-reduce emissions through a project approved under the existing and/or expanded Carbon Farming Initiative (CFI), or
-create abatement by operating below their “business as usual” baseline.
Low Carbon Australia will purchase abatement through a reverse auction where entities can voluntarily place bids based on the lowest price they are willing to sell their abatement for.
However, it is worth noting that prior to the election, the Prime Minister elect, Tony Abbott, stated that “the bottom line is we will spend as much as we have budgeted, no more and no less” and “we will get as much environmental improvement, as much emissions reduction as we can for the spending that we’ve budgeted.”
One implication from these comments is that the Government may not meet the 2020 target if it turns out that more money than what has been allocated is needed to purchase the necessary abatement.
However, this is where the second arm of the DAP may come into play. There is currently very little detail available on what this baseline penalty & credit scheme will look like or how it will work.
The exact details of who will be liable to pay financial penalties under the DAP and the value of those penalties is expected to be consulted on and finalised through the White Paper process.
The Government has, however, referred to the fact that the “business as usual” emissions baselines will be calculated on an individual firm basis, will be based on a firm’s average emissions over the past five years using data reported via the National Greenhouse and Energy Reporting Scheme (NGERS) and may potentially be linked to a firm’s emissions intensity.
Therefore it is not fantasy to speculate that some form of re-packaged & re-named market mechanism could emerge from this new legislative process.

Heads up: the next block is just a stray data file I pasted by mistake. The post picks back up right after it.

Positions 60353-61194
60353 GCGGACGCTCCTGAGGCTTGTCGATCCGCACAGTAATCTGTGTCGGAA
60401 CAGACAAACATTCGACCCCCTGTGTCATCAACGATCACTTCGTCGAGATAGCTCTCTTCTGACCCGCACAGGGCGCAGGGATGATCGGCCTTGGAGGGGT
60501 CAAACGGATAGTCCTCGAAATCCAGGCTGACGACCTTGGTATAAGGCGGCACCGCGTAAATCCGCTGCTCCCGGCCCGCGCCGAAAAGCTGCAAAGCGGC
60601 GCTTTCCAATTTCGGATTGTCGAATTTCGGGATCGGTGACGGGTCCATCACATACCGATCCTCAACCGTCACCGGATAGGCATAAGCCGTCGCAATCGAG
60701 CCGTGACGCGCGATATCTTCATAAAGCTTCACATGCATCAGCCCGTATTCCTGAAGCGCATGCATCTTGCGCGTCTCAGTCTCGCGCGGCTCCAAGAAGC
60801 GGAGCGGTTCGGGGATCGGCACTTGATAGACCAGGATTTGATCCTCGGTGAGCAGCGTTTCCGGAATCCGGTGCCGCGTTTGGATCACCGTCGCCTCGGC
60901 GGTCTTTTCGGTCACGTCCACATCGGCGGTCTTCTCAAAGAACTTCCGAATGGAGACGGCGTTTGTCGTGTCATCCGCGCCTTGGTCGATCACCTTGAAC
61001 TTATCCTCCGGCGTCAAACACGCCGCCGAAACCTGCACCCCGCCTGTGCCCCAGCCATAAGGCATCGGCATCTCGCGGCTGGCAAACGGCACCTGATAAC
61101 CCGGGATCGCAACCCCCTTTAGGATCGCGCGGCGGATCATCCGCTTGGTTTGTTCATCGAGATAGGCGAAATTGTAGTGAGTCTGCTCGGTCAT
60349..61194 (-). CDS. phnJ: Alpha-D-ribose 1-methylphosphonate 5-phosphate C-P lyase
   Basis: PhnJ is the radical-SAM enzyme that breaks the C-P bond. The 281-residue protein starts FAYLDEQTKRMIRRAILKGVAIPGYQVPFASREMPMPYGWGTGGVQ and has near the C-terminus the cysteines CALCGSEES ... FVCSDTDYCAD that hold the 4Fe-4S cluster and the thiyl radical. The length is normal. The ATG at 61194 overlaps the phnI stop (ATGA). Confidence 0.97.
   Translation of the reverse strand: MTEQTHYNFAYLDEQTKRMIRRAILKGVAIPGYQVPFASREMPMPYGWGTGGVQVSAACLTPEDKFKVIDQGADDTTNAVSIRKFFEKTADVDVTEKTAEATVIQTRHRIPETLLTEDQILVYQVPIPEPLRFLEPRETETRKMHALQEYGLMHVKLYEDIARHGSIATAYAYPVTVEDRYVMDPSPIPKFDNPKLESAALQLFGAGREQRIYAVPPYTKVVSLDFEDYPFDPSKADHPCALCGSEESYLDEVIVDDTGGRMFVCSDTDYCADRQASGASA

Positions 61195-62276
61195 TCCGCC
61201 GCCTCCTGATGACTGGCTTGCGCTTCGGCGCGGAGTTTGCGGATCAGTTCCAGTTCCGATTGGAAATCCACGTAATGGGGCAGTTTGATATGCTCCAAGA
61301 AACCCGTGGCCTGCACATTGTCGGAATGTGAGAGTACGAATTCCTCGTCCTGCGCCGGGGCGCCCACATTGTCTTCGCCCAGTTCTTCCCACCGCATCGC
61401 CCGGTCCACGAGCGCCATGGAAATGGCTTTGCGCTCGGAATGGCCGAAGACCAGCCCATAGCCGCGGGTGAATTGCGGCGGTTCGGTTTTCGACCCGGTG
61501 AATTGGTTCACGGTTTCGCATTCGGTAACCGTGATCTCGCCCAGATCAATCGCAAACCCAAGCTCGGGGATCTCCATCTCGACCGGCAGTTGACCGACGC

It may be semantics to those companies liable under the CPM to pay a fine if they exceed their target or liable under the DAP to pay a financial penalty if their emissions exceed the business a usual baseline.
They probably will want to understand if the baseline will be as stringent as the CPM cap, can they buy cheaper emissions reductions or offsets and will they receive compensation as many of them would have under the CPM.
None of this detail is clear yet but it does mean that there is potentially a lot to play for in the White Paper and Consultation process which will form part of the necessary law making.
Australia has under both shades of Government been designing emissions trading schemes, issuing white papers & running consultations on the same for well over ten years now.
This is a game Australians understand all too well.
From an international perspective it is important to understand that Australia is not turning its back on any action to tackle climate change. But clearly the jury is still out on how effective or not the DAP will be if and when it replaces the CPM.
This is very much about domestic politics and a different approach between political parties. Whether the end result is substantive or not remains to be seen.